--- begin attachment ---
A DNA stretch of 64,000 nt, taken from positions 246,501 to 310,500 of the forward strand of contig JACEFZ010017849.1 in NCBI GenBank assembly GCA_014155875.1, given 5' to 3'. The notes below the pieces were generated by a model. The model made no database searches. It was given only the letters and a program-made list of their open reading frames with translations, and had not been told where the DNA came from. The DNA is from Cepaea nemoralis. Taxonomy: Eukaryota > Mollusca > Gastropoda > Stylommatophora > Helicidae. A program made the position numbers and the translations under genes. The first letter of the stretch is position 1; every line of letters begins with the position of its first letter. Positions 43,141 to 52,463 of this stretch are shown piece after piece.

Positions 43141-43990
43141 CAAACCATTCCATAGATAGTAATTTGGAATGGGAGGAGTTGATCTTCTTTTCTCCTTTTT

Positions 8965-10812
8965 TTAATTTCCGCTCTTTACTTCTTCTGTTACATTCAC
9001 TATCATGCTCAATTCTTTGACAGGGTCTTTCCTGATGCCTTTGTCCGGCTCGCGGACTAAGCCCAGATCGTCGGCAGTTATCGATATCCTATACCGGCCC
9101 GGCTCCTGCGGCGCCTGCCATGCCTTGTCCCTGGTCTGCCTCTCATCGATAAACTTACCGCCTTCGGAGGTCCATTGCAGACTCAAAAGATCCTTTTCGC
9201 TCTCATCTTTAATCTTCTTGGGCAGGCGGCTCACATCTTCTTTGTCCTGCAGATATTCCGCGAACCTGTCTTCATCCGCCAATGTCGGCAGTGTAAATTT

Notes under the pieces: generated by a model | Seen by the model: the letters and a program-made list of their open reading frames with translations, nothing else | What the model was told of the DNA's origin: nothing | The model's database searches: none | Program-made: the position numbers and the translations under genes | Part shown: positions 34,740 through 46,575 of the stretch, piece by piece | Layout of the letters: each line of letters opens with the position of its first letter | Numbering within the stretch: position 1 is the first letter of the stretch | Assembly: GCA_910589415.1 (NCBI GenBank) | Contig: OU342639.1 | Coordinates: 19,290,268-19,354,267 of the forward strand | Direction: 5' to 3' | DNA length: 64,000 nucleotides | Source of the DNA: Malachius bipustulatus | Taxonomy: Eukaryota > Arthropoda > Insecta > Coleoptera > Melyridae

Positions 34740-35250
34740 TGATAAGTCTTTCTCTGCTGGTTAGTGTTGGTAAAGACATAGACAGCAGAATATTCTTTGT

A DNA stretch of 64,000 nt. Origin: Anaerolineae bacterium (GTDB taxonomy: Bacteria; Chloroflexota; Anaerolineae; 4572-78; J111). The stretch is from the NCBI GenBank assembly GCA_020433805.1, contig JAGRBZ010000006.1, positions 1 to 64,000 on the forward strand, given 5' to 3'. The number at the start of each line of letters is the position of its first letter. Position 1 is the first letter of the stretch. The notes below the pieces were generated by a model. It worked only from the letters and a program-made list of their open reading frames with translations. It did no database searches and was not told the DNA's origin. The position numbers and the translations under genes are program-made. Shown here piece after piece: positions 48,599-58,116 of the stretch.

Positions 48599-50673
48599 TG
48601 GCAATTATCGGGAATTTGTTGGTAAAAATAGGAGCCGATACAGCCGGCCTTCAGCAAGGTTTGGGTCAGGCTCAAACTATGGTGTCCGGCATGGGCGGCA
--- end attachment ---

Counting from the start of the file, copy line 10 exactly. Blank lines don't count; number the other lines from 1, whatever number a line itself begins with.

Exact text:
Positions 34740-35250